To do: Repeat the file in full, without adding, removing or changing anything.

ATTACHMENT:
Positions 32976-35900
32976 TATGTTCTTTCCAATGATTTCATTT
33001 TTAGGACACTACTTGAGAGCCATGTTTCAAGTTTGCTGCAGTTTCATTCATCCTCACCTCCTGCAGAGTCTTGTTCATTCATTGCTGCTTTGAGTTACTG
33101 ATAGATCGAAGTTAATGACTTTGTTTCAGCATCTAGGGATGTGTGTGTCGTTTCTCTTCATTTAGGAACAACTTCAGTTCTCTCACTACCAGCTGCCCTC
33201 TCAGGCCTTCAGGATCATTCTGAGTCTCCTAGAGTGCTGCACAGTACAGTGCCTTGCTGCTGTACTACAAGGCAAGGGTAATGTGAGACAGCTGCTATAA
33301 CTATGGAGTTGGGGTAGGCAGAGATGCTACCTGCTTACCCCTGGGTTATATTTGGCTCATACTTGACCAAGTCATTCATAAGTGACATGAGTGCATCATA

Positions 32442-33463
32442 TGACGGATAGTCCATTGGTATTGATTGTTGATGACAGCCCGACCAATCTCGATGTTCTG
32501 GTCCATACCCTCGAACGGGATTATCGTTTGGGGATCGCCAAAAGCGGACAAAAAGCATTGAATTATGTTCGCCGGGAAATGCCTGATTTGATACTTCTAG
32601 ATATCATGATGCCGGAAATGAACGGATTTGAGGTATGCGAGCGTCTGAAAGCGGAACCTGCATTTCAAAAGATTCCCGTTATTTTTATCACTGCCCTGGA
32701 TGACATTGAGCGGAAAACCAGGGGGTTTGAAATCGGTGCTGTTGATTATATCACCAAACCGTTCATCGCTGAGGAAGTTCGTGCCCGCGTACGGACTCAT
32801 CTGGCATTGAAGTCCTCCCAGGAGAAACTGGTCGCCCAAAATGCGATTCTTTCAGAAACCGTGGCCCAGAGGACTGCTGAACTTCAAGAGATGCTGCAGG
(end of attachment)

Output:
Positions 32976-35900
32976 TATGTTCTTTCCAATGATTTCATTT
33001 TTAGGACACTACTTGAGAGCCATGTTTCAAGTTTGCTGCAGTTTCATTCATCCTCACCTCCTGCAGAGTCTTGTTCATTCATTGCTGCTTTGAGTTACTG
33101 ATAGATCGAAGTTAATGACTTTGTTTCAGCATCTAGGGATGTGTGTGTCGTTTCTCTTCATTTAGGAACAACTTCAGTTCTCTCACTACCAGCTGCCCTC
33201 TCAGGCCTTCAGGATCATTCTGAGTCTCCTAGAGTGCTGCACAGTACAGTGCCTTGCTGCTGTACTACAAGGCAAGGGTAATGTGAGACAGCTGCTATAA
33301 CTATGGAGTTGGGGTAGGCAGAGATGCTACCTGCTTACCCCTGGGTTATATTTGGCTCATACTTGACCAAGTCATTCATAAGTGACATGAGTGCATCATA

Positions 32442-33463
32442 TGACGGATAGTCCATTGGTATTGATTGTTGATGACAGCCCGACCAATCTCGATGTTCTG
32501 GTCCATACCCTCGAACGGGATTATCGTTTGGGGATCGCCAAAAGCGGACAAAAAGCATTGAATTATGTTCGCCGGGAAATGCCTGATTTGATACTTCTAG
32601 ATATCATGATGCCGGAAATGAACGGATTTGAGGTATGCGAGCGTCTGAAAGCGGAACCTGCATTTCAAAAGATTCCCGTTATTTTTATCACTGCCCTGGA
32701 TGACATTGAGCGGAAAACCAGGGGGTTTGAAATCGGTGCTGTTGATTATATCACCAAACCGTTCATCGCTGAGGAAGTTCGTGCCCGCGTACGGACTCAT
32801 CTGGCATTGAAGTCCTCCCAGGAGAAACTGGTCGCCCAAAATGCGATTCTTTCAGAAACCGTGGCCCAGAGGACTGCTGAACTTCAAGAGATGCTGCAGG